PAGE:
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Blood Brothers at The Liverpool Empire

by Keith Sailes. Published Thu 22 Sep 2016 09:43, last updated: 22/09/16

Blood Brothers can be said to be as quintessentially Scouse as The Liver Birds, St. George’s Hall and Albert Dock. An entity that is, well, just kind of there and only mentioned when one truly catches it’s true beauty in a different light. Never more has this been better illustrated than with the current production of Willy Russell’s classic tale of love and loss currently at The Empire Theatre, which had audiences on their feet to a man, woman and child as the superb cast took their bows.

The show has a lighter approach this time around, while still reminding the audience that this is a play set in the era of recession. With people living with the constant fear of losing their jobs and then not sure if and when they may get the next pay packet: an age more than a few can relate to today, and thereby increasing its relevance and poignancy.

The set has been revamped to looks nothing short of luxurious; all big and bold, with the lighting providing an almost oxymoronic feel to the tragedy being played out beneath the famous cityscape below.

And HRH Prince Edward had better have some tissues at hand when he visits for a Gala Performance of the show later in the run. He’s going to need them, that’s for sure.

The star of the night is clearly Sean Jones as Mickey. He plays both young and old Mickey with a passion/enthusiasm that is easily picked up on and we feel as though we are right alongside him, living his life as from seven years old and through the rest of his tragedy filled life. Jones’ timing is impeccable and Sean supported by Joel Benedict as, the kid who loses his mother but gains everything.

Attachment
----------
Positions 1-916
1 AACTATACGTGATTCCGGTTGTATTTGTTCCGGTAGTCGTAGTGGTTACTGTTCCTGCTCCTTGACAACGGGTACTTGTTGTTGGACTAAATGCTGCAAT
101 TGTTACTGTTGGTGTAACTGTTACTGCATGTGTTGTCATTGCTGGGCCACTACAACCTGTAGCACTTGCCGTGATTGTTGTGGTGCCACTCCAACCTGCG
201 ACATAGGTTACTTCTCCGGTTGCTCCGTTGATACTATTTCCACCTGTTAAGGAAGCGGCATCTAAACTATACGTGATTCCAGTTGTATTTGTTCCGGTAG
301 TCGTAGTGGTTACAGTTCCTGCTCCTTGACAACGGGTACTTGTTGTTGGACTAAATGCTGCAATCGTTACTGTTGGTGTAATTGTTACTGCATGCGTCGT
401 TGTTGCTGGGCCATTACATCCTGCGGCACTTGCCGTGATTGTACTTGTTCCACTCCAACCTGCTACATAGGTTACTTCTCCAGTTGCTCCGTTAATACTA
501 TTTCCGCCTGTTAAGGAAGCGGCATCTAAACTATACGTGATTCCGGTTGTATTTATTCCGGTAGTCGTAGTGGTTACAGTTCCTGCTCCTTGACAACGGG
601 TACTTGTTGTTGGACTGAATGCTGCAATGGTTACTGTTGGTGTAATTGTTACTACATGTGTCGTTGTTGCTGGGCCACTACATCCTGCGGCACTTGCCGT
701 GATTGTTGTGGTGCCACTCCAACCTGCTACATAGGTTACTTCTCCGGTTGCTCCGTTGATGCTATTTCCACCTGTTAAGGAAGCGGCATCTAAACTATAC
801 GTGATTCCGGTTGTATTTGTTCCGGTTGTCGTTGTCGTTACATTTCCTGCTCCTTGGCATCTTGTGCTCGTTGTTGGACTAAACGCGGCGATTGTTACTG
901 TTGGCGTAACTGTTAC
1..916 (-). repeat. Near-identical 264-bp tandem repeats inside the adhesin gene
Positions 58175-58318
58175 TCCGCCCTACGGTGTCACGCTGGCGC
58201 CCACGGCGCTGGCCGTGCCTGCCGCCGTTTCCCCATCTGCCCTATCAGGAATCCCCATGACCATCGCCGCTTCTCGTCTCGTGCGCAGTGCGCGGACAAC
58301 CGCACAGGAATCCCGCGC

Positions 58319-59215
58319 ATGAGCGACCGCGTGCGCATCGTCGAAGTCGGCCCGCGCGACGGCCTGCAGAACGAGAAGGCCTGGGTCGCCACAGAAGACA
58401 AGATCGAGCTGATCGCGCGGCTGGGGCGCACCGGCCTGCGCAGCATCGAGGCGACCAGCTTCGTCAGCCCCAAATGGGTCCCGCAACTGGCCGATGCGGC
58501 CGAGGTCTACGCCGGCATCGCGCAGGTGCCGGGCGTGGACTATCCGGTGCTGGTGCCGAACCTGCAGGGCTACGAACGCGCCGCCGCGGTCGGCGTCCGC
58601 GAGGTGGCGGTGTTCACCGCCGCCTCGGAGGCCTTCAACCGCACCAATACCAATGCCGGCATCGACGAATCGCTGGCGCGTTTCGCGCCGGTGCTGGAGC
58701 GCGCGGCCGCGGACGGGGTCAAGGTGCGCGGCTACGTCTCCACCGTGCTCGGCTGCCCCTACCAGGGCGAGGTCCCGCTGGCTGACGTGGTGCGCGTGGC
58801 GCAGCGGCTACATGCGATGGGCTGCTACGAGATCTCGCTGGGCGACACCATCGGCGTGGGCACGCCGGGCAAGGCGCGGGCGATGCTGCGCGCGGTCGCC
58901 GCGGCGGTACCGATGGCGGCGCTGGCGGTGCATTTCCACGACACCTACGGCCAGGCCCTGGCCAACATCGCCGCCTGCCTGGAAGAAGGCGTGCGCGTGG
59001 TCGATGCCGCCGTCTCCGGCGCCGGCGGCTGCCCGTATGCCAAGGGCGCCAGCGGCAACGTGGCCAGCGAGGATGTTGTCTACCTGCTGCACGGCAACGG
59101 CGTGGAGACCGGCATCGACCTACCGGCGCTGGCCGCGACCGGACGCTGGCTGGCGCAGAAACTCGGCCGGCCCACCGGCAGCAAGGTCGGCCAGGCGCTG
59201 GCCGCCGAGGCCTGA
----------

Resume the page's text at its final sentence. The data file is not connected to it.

Danielle Corlass as Linda, Mickey’s friend from their first day at school and who later becomes Mickey’s wife, is excellent too. You can clearly see in Linda’s face the joys of youth and first love through to anguish as the play progresses as Mickey moves through life from mucky kid to a desperate, deranged young man, old beyond his years.

As for the more recognisable stars, both Lynn Paul as Mrs Johnstone – who takes this role so clearly to her heart and consistently brings the very soul of the character out into the spotlight each and every time, it is simply worth seeing Blood Brothers for her performance alone – and Dean Chisnell as the Narrator all ensure that this is a version of Blood Brothers will never to be forgotten.

Blood Brothers
The Liverpool Empire Theatre
September 22 - October 1, 2016
PR Rating: ***** Bloody Marvellous





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